3. The number of genomic sequences for yellow perch has been increased. Very little is known of the genes and proteins (markers) that control growth in yellow perch. The lack of genetic and phenotypic markers is limiting the pace of genetic improvement for this species. To address this, ARS researchers at Milwaukee, Wisconsin, isolated ribonucleic acid (RNA) from the brain, pituitary, liver and muscle of yellow perch that were stimulated to grow faster using a novel growth promoter (estrogen). Normalized complementary deoxyribonucleic acid (cDNA) libraries were made from the RNA from each tissue, and then sequenced using a leading edge technology. Over 700,000 sequences were generated from each library (over 2.8 million), resulting in more than 20,000 assembled (unannotated) sequences per library. To identify (annotate) perch genes, these new sequences were systematically compared with known sequences of other species in public domain databases. This comparison identified yellow perch genes that are known to control feed intake, growth, metabolism, reproduction and immunity in other fish species. This new sequence information has increased the overall representation of genomic sequences from functionally important tissues of yellow perch and is being used to develop new markers that will increase the pace of genetic improvement in yellow perch. Genetically-improved yellow perch broodstocks, that display commercially-important traits, will increase profitability for domestic aquaculture producers.
4. Antiviral pathway identified in fish cells. Various fish cell lines have been developed to characterize viral recognition and response pathways in fish. ARS collaborators have individually expressed the major proteins of the viral hemorrhagic septicemia virus (VHSv) in fish cells to investigate infectivity and virulence of these proteins at a cellular level. Two VHSv proteins were found to inhibit antiviral responses in fish cells, decreasing production of the antiviral molecule, interferon. Furthermore the research indicated that interferon already present in the cell can block VHSv from multiplying. Collectively, this work suggests that the VHS virus adversely affects the cellular response to interferon to allow virus replication. Knowledge of how particular VHSv proteins affect the viral recognition and response pathway in fish will enable development of a more targeted and effective vaccine for treatment of this pathogen in important aquaculture species.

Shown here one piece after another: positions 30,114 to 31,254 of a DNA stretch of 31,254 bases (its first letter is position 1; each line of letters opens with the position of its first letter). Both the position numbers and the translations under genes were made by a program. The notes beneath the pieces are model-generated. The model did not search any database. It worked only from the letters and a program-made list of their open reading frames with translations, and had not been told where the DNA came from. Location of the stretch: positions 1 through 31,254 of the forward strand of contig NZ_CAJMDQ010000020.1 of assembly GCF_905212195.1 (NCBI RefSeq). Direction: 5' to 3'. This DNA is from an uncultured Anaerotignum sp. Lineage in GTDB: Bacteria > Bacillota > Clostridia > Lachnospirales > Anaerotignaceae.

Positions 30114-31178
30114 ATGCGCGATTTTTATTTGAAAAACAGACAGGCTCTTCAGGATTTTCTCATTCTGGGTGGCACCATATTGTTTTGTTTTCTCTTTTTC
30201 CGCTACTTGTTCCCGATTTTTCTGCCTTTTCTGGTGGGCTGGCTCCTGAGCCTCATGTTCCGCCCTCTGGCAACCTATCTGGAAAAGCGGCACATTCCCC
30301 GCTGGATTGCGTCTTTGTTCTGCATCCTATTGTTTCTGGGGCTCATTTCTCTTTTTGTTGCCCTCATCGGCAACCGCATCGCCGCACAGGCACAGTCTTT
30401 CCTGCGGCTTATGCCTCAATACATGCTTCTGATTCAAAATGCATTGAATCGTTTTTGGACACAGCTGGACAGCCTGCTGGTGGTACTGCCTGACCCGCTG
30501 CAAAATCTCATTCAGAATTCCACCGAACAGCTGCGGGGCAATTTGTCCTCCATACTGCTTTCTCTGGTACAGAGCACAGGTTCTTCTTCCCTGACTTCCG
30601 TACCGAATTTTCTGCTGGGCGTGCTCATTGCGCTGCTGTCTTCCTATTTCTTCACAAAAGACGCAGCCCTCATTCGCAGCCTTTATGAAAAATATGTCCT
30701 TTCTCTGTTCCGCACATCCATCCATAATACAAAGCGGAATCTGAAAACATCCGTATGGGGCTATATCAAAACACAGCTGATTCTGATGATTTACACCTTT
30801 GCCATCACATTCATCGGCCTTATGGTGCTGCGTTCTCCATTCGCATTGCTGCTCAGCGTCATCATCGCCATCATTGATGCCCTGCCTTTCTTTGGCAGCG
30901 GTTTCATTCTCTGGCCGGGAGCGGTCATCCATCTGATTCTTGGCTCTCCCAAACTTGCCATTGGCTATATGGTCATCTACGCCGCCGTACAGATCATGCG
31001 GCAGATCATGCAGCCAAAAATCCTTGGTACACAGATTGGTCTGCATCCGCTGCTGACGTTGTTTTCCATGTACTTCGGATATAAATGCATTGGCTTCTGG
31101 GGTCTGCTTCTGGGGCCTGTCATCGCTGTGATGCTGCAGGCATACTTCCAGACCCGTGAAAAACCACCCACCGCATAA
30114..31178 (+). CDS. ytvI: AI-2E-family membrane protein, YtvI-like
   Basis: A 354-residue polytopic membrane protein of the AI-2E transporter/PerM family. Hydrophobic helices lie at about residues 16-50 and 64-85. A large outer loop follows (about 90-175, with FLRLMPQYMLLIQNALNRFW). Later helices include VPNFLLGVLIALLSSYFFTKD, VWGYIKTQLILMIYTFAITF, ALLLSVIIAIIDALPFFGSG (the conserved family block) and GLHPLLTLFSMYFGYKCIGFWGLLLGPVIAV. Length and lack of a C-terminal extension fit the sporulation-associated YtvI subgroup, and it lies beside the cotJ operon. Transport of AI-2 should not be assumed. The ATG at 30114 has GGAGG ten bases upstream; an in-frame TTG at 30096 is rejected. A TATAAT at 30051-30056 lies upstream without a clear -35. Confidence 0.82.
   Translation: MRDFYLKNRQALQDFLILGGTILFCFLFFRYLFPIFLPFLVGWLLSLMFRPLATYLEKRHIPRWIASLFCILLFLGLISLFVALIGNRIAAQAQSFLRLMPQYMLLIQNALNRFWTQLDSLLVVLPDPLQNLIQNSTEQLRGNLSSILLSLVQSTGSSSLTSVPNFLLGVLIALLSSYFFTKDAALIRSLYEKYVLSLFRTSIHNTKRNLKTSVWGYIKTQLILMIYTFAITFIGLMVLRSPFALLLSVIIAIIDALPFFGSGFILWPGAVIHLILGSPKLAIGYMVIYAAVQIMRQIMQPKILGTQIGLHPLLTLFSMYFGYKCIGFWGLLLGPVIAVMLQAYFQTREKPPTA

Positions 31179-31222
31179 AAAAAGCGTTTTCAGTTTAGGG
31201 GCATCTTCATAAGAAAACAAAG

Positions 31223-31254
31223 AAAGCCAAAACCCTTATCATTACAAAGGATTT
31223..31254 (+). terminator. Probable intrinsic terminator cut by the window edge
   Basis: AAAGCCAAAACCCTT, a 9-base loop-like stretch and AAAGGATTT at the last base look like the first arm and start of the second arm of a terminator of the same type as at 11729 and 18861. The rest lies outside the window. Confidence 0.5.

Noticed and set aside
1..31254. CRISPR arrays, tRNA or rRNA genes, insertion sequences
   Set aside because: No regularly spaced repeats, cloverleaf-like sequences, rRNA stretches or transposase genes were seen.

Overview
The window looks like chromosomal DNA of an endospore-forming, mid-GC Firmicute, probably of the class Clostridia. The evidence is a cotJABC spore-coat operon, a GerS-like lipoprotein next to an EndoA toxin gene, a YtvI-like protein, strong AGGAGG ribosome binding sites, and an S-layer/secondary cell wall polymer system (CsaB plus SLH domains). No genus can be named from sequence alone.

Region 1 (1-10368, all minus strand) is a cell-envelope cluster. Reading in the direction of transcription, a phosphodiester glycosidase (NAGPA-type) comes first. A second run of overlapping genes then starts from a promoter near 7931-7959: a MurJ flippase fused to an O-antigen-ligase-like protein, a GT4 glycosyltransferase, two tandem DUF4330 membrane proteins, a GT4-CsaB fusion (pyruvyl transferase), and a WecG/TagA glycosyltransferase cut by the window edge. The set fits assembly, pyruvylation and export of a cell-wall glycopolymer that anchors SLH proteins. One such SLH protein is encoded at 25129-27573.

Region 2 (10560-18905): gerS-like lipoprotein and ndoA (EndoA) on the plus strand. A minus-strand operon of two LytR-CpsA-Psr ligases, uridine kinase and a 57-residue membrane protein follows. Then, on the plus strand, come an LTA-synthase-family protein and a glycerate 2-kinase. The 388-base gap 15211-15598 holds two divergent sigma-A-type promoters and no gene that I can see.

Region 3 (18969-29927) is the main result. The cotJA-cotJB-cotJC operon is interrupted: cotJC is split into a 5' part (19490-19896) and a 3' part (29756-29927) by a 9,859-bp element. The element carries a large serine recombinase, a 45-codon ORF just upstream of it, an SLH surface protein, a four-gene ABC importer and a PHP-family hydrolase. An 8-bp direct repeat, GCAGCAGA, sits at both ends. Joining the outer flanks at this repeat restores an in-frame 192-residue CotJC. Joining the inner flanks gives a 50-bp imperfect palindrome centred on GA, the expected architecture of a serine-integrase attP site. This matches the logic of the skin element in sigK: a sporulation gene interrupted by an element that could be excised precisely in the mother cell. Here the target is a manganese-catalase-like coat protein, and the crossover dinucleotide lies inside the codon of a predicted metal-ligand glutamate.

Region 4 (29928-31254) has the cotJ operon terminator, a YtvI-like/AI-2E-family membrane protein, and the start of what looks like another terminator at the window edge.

5. Development of a rapid test for detecting the viral hemorrhagic septicemia virus (VHSv) in aquaculture species. Collaborators and ARS researchers at Milwaukee, Wisconsin, are utilizing and optimizing the standardized reverse transcriptase polymerase chain reaction (StaRT-PCR) test to quantify live, replicating VHSv. The StaRT-PCR test was checked against human viruses, other fish viruses and various strains of the VHSv. Experiments have verified the StaRT-PCR test to be specific to VHSv and very sensitive. The StaRT-PCR assay will accelerate the ability to analyze susceptibility of perch strains to VHSv, facilitate development and evaluation of vaccines for this pathogen and reduce VHSv surveillance costs for aquaculture producers.
Shepherd, B.S., Aluru, N., Vijayan, M. 2011. Acute handling disturbance modulates plasma insulin-like growth factor binding proteins in rainbow trout (Oncorhynchus mykiss). Domestic Animal Endocrinology. 40:129-138.